Sign up for Beta: http://eepurl.com/bHRQH9
The Path to Become Agile: Part VI: http://gamasutra.com/blogs/SamyDib/20151215/261821/The_Path_to_Become_Agile_Part_VI.php
The past 2 months have been very interesting when it comes to changing up how a team develops video games. In the past we have seen the major use of game design documents that can be anywhere from a few pages to a few hundred. This worked alright for the time but with the arrival of the agile methodology and scrum framework, game development has entered into a new world of software creation. Learning more about scrum this semester has been invaluable to increasing my own knowledge and experience with developing games.
As a very small team, I may not have received the full on impact AAA companies receive with their development teams, but I was still able to learn and implement the core principles. With scrum, teams have to remain small, between 3 and 9 developers to effectively work. Every development team must be self-organizing and cross-functional, meaning everything from programming to testing must be able to be accomplished within that team. As a small team ourselves, we were ready to attack every aspect of game development using scrum.
Sprints usually run between 2 to 4 weeks long at a normal sized company. In order for our small team to try and get the most out of this semester, we crammed our sprints into one week each. We ensured that enough features were added into a sprint of that size so that we could reasonably finish within the allotted time without any overflow. It was tough with some weeks passing through holidays and real life taking us out of the fold. Things like this can’t always be predicted but has to be taken into account when it comes to the sprint backlog. It took us a few weeks to get the hang of it but we finally found a good comfort zone when it comes to pulling features into each sprint backlog.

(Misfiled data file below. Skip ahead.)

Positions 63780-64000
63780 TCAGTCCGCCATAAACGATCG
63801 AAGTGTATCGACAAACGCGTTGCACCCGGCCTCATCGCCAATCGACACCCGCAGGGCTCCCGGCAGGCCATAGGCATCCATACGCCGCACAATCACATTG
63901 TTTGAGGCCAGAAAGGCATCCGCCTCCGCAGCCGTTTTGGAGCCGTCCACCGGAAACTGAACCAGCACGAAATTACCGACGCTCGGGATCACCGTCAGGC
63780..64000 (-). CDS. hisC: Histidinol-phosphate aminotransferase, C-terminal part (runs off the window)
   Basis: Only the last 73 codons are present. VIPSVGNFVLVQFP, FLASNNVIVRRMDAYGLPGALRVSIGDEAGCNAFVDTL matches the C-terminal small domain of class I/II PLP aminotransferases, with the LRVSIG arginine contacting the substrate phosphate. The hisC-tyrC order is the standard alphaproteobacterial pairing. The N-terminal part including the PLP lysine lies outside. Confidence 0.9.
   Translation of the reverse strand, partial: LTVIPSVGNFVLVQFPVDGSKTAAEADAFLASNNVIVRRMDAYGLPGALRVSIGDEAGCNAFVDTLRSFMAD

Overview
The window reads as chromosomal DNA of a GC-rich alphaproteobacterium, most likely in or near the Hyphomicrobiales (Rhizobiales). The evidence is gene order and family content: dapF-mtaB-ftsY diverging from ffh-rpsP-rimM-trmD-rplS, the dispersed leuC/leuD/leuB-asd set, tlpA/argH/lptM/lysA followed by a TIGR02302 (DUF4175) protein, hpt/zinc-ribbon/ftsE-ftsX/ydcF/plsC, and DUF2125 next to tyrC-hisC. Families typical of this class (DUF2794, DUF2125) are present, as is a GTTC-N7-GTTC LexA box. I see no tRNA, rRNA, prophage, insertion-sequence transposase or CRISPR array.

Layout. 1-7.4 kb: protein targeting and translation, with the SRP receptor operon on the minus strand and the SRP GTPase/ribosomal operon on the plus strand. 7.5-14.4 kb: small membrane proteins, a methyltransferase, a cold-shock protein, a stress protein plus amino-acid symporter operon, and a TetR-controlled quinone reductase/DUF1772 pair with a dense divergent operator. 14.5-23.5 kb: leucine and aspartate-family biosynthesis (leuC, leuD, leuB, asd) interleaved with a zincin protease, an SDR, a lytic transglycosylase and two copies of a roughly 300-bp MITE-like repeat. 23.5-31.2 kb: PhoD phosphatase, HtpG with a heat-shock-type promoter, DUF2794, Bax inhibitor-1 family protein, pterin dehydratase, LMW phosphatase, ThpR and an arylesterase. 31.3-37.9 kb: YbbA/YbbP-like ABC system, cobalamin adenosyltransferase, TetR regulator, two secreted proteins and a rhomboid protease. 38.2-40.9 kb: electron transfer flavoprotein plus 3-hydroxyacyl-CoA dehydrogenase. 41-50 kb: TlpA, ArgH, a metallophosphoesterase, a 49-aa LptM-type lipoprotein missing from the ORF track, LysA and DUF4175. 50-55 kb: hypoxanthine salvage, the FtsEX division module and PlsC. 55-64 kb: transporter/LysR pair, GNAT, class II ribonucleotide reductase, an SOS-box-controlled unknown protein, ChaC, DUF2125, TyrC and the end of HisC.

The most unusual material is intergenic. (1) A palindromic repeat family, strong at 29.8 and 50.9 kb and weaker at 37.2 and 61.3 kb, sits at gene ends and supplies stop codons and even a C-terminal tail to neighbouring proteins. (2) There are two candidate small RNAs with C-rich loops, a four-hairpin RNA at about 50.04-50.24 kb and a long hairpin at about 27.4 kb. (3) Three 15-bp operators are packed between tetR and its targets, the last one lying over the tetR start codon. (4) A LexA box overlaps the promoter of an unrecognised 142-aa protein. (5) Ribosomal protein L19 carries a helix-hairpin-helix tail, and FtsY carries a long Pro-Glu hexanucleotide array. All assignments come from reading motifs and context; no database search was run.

Each sprint ends with a sprint review to go over what was accomplished in that sprint and to figure out when to do next. So at the end of the week we would look at what we completed and figure out what the next best action would be. Usually the sprint review is limited to no more than 4 hours for a month long sprint, so for a 1 week sprint we were able to do this in much less time. The small sprints allowed for a sprint review of about an hour where we were able to fit in a team meeting at the same time. This review allowed us to get a closer examination of what we did and where we’re going.
Usually there will be a sprint retrospective as well to go over what went right or wrong in terms of people, relationships, process or tools. Since we are a very small team, we didn’t really have much to talk about when it came to these. There was some talk about making a few changes to our engine/map editor that we created which would help speed up development. Things like this are vital to the success of a development team and if we had more people, we would definitely have needed more time with the retrospective.